Remembering Women's History Month and the Triangle Shirtwaist Fire, New Deal 2.0 tells the surprising story of how women became citizens -- and how their economic lives have evolved along with their rights. Fatima Goss Graves shines a light on how the wage gap undermines our meritocracy ideals, and why the class action suit against Wal-Mart must go forward.
No matter how available wage data is sliced and diced, a single truth remains: a wage gap exists between male and female workers. On average, full-time female workers make 23 percent less than male full-time workers. And for women of color, the gap in wages is even larger. African American women and Hispanic women working full-time make far less, on average -- 62 percent and 53 percent respectively -- compared to white, non-Hispanic men.
There is a gap in wages in every part of the country, with women in Wyoming and Louisiana making just 66 percent of male earnings. Even in the District of Columbia, where the wage gap is the smallest, women make 88 percent of male earnings. And although the Department of Labor has documented a gap in wages in every field, sales occupations are particularly behind the times. Women working full-time in sales occupations earned only 64 percent of their male counterparts' earnings in 2010 -- the highest of any occupation. In fact, the last time the overall wage gap was so large was 1981, when women across all occupations earned just 64.4 percent of men's earnings.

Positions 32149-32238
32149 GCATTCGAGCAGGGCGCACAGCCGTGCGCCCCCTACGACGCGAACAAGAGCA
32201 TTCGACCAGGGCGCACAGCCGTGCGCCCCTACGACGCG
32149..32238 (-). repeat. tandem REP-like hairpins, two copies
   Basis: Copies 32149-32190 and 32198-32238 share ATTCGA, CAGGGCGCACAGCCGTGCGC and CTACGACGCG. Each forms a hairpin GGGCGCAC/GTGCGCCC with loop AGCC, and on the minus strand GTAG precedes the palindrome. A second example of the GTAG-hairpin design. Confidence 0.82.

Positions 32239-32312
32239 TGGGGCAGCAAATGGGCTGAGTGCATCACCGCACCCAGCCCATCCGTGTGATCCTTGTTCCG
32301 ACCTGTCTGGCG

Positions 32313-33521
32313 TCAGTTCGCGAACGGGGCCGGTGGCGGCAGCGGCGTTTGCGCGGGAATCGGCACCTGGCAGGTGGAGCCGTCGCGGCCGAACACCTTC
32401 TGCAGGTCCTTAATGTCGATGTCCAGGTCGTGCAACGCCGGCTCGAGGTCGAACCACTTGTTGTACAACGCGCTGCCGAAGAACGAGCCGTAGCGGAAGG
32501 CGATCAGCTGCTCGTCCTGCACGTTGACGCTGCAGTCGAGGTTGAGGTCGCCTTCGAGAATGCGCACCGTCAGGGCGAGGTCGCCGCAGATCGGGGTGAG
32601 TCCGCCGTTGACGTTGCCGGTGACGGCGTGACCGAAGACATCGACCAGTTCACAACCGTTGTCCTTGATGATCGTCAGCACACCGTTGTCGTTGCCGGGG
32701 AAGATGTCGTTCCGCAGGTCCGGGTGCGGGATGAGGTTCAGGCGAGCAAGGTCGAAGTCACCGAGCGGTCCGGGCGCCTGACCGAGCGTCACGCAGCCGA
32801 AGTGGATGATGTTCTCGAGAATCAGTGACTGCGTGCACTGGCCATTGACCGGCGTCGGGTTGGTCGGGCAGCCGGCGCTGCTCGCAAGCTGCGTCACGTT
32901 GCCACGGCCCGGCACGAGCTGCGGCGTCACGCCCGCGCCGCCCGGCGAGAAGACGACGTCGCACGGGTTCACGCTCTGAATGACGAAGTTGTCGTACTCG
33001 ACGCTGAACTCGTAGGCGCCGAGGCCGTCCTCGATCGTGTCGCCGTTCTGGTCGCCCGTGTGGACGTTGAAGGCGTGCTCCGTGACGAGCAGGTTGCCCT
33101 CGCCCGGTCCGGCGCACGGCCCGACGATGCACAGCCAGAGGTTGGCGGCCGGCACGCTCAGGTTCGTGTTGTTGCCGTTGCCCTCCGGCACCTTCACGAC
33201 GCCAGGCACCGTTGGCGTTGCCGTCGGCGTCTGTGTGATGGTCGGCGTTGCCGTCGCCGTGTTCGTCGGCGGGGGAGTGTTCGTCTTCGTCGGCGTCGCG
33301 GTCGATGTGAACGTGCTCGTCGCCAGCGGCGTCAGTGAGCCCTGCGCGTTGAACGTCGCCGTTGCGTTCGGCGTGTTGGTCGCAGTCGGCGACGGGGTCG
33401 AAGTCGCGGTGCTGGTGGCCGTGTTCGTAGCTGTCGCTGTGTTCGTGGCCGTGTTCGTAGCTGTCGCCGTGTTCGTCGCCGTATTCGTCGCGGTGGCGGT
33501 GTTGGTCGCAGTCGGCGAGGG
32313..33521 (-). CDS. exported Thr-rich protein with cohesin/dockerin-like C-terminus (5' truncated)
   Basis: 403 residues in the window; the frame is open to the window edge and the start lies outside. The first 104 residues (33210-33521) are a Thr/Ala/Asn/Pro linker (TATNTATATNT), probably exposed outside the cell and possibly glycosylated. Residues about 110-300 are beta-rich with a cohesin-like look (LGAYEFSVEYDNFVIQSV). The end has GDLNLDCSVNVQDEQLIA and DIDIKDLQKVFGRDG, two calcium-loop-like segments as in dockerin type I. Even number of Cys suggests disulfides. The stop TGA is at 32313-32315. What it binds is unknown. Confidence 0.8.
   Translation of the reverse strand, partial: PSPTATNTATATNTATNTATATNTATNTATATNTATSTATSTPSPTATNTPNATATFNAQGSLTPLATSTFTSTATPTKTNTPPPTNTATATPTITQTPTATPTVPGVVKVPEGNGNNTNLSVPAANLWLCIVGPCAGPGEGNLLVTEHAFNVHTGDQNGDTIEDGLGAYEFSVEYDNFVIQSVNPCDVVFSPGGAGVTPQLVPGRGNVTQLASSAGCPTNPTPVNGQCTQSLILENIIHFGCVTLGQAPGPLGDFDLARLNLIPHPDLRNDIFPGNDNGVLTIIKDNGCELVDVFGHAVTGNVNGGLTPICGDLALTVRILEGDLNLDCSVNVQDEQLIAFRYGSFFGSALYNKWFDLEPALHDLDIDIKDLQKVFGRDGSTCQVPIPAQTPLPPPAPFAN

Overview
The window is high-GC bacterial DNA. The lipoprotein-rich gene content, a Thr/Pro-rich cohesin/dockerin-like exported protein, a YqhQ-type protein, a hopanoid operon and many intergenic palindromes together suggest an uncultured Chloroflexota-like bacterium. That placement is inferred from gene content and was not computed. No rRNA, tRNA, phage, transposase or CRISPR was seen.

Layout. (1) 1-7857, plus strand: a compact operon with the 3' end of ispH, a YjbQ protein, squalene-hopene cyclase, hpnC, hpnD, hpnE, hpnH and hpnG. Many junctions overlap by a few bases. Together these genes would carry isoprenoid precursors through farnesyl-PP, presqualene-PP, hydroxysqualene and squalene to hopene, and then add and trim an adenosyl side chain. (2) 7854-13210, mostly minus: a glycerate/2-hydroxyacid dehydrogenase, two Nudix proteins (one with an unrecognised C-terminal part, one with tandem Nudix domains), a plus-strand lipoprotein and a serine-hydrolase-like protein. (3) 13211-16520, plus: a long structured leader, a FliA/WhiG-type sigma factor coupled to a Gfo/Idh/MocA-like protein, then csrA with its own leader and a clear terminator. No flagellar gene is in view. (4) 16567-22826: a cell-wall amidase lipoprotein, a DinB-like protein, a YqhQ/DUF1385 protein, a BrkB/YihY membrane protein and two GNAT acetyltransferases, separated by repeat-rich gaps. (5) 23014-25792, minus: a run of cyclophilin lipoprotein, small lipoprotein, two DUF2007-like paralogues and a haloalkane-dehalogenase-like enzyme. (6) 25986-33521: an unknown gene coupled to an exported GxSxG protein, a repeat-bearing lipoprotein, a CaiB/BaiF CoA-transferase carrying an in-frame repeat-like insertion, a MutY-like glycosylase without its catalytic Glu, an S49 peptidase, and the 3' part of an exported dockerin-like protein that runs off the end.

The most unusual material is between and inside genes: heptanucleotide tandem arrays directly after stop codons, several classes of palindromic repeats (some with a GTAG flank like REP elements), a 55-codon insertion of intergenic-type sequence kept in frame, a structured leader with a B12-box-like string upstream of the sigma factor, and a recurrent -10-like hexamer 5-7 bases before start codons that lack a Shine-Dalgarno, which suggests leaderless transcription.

This gap in wages is not merely the result of women's "choices" in career or family, as study after study has demonstrated. Even when researchers have controlled for demographic differences between male and female employees, such as worker qualifications, experience, occupation type, and industry, a persistent gap in wages remains. To name results from just a few recent studies, the gap in wages between male and female physicians has only increased over the past decade, even after controlling for medical specialty, hours and practice type. And women with MBAs were paid less than men in their first post-MBA job and experienced less salary growth thereafter. These and many more studies, together with the countless pay discrimination cases filed around the country, show that pay disparities remain an entrenched problem.
Set against the backdrop of widespread disparities in pay, there is a tremendous amount at stake in the pay and promotions discrimination class action that will be argued in the Supreme Court on March 29th. In Wal-Mart v. Dukes, the Supreme Court will determine whether a nationwide class of women workers challenging alleged sex discrimination by Wal-Mart in pay and promotions can proceed. According to the plaintiffs' evidence, women at Wal-Mart on average earned $5,000 less than men, even though women tended to have higher performance ratings and more seniority. Women also were less likely to be promoted to store manager positions and had to wait significantly longer for promotions than men. The Court's decision will also effectively determine whether workers can continue to challenge company-wide discrimination by larger employers.
Title VII was intended to eradicate precisely the type of pernicious discrimination that is alleged in this case. Indeed, a company-wide class challenge is the only effective way to remedy company-wide discriminatory practices. With the average wage gap at 77 percent, women and their families are watching closely to see whether the Court's holding will continue to allow the class action vehicle to be a critical tool for employees to challenge pay discrimination. In this economy, the stakes could not be higher.
This post originally appeared on New Deal 2.0.